|Luxury Villas & Yacht Charters in the British Virgin Islands|
|British Virgin Islands
Tips & Recommendations
|1. Before you arrive|
- If possible, pack light. Dress code in the BVI is casual (shorts and t-shirts) although the more exclusive restaurants will require a sundress for women and long pants/trousers with collared shirt for men.
- It is advisable to inform your credit card company (if you plan to use it on island) that you will be staying in the British Virgin Islands. Some credit card companies will decline a card, especially for larger amounts, assuming it to be a fraudulent transaction.
- Remember to bring your driver’s licence with you if you intend to drive in the islands.
- If you own snorkeling equipment, you may wish to bring it with you.
|2. What to expect |
When travellers first visit the British Virgin Islands they are usually surprised how laid-back the islands are. Some are aggrieved that the islands don't move at the same pace they are used to, say in London or New York. The beauty of these islands IS the slower pace. The idea of a vacation in the BVI is to relax, unwind and forget the pressures of work and everyday life. The majority of vacations are trouble-free but if you do encounter a small problem, it's not the end of the world and problems are usually easily resolved. You will get far more out of your vacation if you're in Caribbean mode!
|3. Apply sun screen |
The British Virgin Islands are considered sub-tropical with year-round temperatures averaging between 75-85 degrees. The sun is very strong in the BVI so use plenty of sunscreen, wear a hat and avoid the midday sun.
|4. Cover up|
There are many beautiful beaches in the British Virgin Islands for you to enjoy the white-sand and crystal clear waters. Please note that nude bathing is not acceptable in the islands and it is considered offensive if swimsuits are worn in town or residential areas.
|5. Avoid dehydration|
Above all, drink plenty (not alcohol!). Dehydration causes more health problems than you think.
|6. Be informed & entertained |
When you arrive, either by plane at Terrence B Lettsome Airport, Beef Island, Tortola or by ferry at either the dock at West End or Road Town, pick up a BVI Welcome Tourist Guide. The publication offers a wealth of information including maps, restaurants, ferry timetables and emergency telephone numbers. It's an invaluable source of current local information. Also, pick up a copy of the Limin' Times for details of live music and entertainment.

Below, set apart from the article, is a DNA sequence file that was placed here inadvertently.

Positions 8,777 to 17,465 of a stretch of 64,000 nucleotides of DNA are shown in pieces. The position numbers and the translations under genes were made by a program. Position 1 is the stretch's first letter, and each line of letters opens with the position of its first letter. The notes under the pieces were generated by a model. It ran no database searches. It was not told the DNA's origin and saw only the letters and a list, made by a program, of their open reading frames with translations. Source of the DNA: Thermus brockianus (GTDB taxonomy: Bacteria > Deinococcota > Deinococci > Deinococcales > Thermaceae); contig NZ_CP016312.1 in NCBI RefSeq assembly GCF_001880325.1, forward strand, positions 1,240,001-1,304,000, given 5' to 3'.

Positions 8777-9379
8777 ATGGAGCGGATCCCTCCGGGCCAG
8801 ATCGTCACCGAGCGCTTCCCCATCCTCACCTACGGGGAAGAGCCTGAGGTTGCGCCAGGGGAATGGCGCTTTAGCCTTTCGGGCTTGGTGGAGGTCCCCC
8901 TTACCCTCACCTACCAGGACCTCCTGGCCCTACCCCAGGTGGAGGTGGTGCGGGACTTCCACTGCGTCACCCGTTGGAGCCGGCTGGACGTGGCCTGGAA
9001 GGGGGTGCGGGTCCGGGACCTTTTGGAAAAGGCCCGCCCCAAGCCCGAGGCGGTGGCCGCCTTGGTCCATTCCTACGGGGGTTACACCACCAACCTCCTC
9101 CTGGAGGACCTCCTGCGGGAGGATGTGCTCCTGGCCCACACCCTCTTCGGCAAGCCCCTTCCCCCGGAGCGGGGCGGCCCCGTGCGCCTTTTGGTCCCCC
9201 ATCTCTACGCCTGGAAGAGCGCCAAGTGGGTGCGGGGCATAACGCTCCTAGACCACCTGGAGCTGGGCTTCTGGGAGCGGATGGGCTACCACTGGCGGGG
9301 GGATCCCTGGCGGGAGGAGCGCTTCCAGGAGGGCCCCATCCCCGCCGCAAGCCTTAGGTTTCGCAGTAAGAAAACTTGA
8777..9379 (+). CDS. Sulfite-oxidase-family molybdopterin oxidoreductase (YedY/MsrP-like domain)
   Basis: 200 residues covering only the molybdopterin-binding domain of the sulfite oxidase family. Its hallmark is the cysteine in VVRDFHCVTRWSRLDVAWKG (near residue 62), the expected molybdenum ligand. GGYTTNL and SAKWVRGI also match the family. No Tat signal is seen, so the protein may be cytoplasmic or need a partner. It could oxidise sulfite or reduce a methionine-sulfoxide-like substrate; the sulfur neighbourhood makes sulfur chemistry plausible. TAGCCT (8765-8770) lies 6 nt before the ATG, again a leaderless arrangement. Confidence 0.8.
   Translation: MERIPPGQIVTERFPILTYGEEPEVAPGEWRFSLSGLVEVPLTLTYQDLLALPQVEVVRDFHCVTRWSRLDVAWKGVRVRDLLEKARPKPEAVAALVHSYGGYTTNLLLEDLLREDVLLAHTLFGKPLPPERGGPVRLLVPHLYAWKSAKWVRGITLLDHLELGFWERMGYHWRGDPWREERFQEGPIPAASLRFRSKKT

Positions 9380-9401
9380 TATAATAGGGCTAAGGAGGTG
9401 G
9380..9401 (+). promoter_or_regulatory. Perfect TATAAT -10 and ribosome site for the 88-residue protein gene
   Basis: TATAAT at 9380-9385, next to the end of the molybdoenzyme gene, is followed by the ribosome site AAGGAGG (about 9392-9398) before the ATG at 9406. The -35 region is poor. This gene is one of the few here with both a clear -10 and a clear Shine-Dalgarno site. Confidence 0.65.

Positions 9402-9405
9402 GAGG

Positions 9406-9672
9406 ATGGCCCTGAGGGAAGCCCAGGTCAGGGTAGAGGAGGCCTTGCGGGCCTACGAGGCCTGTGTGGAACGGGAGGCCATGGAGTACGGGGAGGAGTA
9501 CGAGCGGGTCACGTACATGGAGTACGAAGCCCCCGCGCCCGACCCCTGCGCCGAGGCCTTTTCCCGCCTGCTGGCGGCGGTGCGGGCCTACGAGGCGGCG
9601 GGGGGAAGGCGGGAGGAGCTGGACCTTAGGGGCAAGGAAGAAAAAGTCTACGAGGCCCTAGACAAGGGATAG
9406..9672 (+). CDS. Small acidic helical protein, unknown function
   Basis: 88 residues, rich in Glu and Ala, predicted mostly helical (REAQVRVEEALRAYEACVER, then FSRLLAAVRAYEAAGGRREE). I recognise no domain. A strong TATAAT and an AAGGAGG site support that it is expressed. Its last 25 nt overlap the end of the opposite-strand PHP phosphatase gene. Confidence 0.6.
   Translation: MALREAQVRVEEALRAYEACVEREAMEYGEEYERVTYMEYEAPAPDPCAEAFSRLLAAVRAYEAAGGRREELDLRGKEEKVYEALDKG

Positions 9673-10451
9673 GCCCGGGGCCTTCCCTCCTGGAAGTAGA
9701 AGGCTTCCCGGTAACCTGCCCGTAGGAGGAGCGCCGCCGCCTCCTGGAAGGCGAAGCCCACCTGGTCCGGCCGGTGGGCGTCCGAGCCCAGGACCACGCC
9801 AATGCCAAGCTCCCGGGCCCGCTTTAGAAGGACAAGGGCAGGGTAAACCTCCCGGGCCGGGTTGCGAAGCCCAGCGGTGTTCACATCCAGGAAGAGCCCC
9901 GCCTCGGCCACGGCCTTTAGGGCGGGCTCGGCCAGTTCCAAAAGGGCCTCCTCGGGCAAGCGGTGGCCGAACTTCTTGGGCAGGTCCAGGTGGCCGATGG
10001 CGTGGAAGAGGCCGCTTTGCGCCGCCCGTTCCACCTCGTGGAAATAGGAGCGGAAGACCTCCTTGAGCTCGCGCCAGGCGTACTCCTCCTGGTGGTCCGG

|7. Island hopping|
It would be a crime if you only stayed on one island. The British Virgin Islands consist of about 45 islands, many uninhabited. If you are land-based, catch a ferry and spend a day exploring Virgin Gorda, Jost van Dyke, Anegada, Peter Island or Marina Cay - you can then really start to appreciate the beauty of the BVI. If you like to plan ahead, check out the BVI Ferry Schedule.
|8. Driving in the BVI |
If you are land-based, chances are you'll probably hire a jeep. Explore Tortola - drive along the Ridge Road from one end of the island to the other - the views are stunning. If you're chartering a yacht, try and get ashore and rent a car for the day (probably cheaper than taxis). Driving in the British Virgin Islands can be a little precarious especially if you're not used to it. Drivers seem to go at 9mph or 90mph and not a lot in between. Don't be put off - take it slowly. Pull over if someone is close behind you and let them pass. You can rarely exceed speeds of 40mph in the BVI. Some people think that a 4-wheel drive vehicle is not necessary - it's true, it's not, but if you feel uncomfortable with the steep roads and hairpin bends it may give you more confidence to explore.
|9. Be polite|
It's always a good policy to be polite at all times with a cheery 'Good morning/afternoon' or 'How are you today?'. This works well for the whole of the BVI when entering a shop, restaurant or meeting someone for the first time.
|10. Don't rush|
Spend lots of time doing nothing (known as limin’ in the islands). Don’t try and rush to see everything. You'll end up missing the best bits and actually see very little – you can always return. Above all, go with the flow, get a feel for the islands, take time to talk to others and ENJOY!